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Predicting events with an unidentified time horizon

Patrick de Lamirande () and Jason Stevens

Economics Bulletin, 2016, vol. 36, issue 2, 729-735

Abstract: Economists often employ binary choice models to determine if variables of interest such as asset prices or returns are able to predict the occurrence of significant events, most notably recessions. It is, however, unclear how the results of existing studies should be interpreted due to the common practice of testing the predictability of the event at multiple horizons. Presented with a set of test statistics, some may be tempted to conclude that the variable of interest is able to predict the event if the null hypothesis of non-predictability is rejected at any horizon. This paper demonstrates that this approach results in a significant probability of spuriously concluding that the event of interest is predictable. In light of this possibility, the ability of the term spread to predict US recessions is re-examined with corrected critical values, confirming that the results found in the existing literature are not the result of data-snooping.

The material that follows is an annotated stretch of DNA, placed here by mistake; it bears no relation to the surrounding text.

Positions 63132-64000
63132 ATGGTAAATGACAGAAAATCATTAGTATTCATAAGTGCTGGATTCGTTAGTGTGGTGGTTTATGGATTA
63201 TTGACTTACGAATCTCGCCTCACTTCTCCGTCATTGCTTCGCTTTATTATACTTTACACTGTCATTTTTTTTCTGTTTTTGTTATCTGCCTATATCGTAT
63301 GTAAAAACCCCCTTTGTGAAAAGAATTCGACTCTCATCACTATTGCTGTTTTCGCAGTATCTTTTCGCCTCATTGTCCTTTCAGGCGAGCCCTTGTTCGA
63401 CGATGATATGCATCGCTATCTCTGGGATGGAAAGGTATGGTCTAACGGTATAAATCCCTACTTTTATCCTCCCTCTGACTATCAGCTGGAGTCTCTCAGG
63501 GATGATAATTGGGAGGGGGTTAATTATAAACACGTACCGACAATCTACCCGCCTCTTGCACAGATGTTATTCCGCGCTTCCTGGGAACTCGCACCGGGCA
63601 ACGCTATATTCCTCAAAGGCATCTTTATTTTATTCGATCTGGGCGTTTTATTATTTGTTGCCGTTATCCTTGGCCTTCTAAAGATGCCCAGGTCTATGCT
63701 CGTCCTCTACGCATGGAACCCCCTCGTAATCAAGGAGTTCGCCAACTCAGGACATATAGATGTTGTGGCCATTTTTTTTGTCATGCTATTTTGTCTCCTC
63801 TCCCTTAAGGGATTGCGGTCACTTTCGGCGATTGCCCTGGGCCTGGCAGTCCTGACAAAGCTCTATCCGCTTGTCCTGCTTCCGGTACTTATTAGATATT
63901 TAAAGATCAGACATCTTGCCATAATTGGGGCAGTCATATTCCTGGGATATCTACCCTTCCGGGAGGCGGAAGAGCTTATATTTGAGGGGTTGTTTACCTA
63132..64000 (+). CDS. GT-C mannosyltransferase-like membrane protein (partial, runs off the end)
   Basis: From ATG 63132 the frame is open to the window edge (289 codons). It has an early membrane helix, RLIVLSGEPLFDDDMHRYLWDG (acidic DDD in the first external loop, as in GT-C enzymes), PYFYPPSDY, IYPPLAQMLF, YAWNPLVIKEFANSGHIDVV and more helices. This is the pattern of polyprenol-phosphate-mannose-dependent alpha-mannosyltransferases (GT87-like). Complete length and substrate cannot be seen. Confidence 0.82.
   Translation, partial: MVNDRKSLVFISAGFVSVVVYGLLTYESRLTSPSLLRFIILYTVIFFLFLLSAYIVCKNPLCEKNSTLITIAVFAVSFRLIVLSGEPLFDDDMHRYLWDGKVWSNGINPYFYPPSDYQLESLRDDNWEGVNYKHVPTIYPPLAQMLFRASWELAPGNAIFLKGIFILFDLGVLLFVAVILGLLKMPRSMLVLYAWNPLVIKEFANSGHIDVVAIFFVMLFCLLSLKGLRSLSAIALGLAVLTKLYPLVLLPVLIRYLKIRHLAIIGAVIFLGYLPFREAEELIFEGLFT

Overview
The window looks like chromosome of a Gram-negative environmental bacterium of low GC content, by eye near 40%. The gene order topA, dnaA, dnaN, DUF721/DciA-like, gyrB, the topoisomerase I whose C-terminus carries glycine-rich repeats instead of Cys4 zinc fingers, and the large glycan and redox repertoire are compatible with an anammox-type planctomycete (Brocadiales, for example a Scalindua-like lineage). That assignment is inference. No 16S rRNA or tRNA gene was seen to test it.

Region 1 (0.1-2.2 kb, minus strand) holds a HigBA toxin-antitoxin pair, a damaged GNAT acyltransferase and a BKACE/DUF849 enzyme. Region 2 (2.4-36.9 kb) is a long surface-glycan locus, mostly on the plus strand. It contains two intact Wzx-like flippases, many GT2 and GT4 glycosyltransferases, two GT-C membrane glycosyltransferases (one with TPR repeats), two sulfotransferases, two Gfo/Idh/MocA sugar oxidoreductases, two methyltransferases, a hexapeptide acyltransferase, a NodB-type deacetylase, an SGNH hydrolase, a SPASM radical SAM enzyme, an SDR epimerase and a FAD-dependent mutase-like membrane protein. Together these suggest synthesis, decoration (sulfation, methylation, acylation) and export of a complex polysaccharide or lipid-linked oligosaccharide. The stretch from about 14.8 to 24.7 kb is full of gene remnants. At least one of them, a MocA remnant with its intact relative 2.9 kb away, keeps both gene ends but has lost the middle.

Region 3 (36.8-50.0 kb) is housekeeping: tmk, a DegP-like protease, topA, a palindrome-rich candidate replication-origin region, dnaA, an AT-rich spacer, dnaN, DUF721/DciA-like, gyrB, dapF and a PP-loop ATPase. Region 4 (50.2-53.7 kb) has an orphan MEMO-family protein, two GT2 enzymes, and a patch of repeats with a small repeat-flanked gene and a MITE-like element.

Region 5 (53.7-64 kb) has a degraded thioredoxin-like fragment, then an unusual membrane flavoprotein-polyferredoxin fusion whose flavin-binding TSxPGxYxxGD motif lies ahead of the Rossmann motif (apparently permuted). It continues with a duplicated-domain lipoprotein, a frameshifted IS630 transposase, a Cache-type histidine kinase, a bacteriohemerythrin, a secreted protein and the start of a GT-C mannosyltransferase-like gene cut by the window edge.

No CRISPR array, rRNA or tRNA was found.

Keywords: Spurious regressions; predictability; binary choice models. (search for similar items in EconPapers)
JEL-codes: C5 (search for similar items in EconPapers)
Date: 2016-04-14
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